the far end of the trailer. She sat in that one-hundred-square-foot
room with the door closed, a sign on the doorknob indicating she
was not to be disturbed—she was never to be disturbed. I rarely
saw her except at the beginning and end of the workday when we
might encounter each other on the sandy foot-trails between our
trailers. Even then she dodged me, skittering away like a
jackrabbit through tall sagebrush. Far from being spiritually
ennobling, it seemed Alicia’s years back on the reservation had
embittered her. Self-sacrifice is not a suitable costume for
everyone.

Not that I was inclined to strike up a conversation with Alicia; I
was newly wary of the walking danger that adult men and women
posed. Dan managed the social aspects of running a community
center on a reservation: he greeted tourists curious about Navajo
life and culture, shuffling them around on tours of the campus,
and he implemented new programs aimed at addressing the
community’s many needs, like access to water, internet, and
electricity. Bess and Katerina spent their spare time watching
reality TV and exchanging gossip about a neighbor’s husband who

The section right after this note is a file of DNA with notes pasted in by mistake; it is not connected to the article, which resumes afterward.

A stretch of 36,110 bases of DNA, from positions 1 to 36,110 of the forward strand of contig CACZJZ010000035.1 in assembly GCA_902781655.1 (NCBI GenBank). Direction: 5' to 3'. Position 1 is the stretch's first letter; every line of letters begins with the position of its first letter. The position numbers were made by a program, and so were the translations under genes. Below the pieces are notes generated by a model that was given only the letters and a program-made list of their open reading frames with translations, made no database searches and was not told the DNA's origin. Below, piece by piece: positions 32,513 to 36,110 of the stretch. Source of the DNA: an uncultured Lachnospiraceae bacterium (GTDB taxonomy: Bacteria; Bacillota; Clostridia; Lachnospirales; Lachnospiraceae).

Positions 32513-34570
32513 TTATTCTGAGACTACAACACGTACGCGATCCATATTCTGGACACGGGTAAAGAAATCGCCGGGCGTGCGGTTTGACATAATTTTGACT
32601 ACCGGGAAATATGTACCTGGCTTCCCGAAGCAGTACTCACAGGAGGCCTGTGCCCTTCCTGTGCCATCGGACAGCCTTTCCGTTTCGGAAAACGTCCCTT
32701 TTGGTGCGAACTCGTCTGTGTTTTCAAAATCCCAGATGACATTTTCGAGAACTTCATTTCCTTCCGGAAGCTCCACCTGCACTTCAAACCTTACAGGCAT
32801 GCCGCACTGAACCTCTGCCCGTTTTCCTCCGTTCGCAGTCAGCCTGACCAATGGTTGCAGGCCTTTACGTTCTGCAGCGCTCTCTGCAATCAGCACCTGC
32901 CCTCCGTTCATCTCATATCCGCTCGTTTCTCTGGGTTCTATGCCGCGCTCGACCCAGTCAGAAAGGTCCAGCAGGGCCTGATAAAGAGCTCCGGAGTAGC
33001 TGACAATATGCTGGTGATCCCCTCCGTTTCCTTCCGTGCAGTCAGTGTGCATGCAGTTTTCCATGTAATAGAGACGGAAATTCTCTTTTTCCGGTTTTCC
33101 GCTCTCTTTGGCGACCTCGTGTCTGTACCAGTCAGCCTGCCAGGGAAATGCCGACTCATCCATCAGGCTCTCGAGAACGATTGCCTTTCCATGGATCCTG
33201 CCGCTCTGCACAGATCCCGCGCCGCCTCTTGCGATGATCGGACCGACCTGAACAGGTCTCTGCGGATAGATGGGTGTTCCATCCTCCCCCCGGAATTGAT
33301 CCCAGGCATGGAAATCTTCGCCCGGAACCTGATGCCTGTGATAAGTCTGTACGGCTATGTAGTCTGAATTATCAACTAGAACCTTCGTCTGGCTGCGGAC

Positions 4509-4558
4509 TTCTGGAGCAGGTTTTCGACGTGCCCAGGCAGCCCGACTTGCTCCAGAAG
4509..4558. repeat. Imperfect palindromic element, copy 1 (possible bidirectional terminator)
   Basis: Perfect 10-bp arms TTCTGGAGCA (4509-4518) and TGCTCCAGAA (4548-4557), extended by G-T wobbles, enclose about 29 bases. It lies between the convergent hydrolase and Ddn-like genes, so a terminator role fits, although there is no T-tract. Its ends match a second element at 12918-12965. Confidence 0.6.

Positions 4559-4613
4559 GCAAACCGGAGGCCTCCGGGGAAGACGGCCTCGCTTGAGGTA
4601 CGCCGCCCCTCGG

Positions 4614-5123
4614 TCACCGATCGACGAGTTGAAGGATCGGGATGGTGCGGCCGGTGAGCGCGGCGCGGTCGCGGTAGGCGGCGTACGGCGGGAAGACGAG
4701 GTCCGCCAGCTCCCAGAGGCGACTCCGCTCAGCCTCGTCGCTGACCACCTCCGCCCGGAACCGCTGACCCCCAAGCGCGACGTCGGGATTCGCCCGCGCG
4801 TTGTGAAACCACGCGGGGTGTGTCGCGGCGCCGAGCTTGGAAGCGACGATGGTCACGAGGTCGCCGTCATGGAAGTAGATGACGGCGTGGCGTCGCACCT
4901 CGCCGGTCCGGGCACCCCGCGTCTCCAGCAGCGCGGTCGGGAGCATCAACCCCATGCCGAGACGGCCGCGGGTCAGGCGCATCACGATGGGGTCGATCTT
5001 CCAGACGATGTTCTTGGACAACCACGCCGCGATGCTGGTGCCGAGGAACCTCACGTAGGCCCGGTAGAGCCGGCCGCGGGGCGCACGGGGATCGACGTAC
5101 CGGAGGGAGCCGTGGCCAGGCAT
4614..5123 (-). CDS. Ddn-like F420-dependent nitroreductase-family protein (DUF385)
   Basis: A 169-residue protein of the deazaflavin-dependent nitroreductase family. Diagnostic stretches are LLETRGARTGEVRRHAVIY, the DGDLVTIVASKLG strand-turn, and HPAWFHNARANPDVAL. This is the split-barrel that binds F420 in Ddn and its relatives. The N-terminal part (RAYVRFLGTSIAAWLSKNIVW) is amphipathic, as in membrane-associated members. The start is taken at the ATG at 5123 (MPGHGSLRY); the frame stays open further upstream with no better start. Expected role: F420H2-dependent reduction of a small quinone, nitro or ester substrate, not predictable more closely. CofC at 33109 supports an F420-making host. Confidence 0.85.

was a hopeless drunk, and another neighbor’s kids who would
surely amount to nothing, or so they said. Alicia and I fled from
all this during and after hours, but, unlike Alicia, the quiet
remoteness of Hope Springs suited me.

* * *

It was late January when I started working at Hope Springs. In
the morning, I would drive a golf cart with a wagon out to the
property’s limits. My costume was a pair of hiking boots, brown
Dickies, a sweatshirt, and leather gloves; a shovel was my prop. I
would walk the perimeter, digging up the pancake prickly pear and
Christmas cholla that blossomed along the fence line and I’d toss
them into the wagon. I’d clear rabbit brush and desert sage
growing up in the pathways that connected the trailers and
hogans. I’d gather the tattered ghosts of plastic shopping bags
that haunted the desert wind, flying from Gallup, New Mexico, or
farther. It was peaceful and so simple, laboring in a landscape
made of sand, and sun, and the sighing wind. For the first time I
could remember, I felt like I was one person in one place.

At lunchtime each day, the staff would join together in the meal
hogan. Bess would watch us from the service window. She’d wipe
sweat from her forehead and reach her hand into a bag of plain
potato chips. Dan and Katerina would chat about whoever had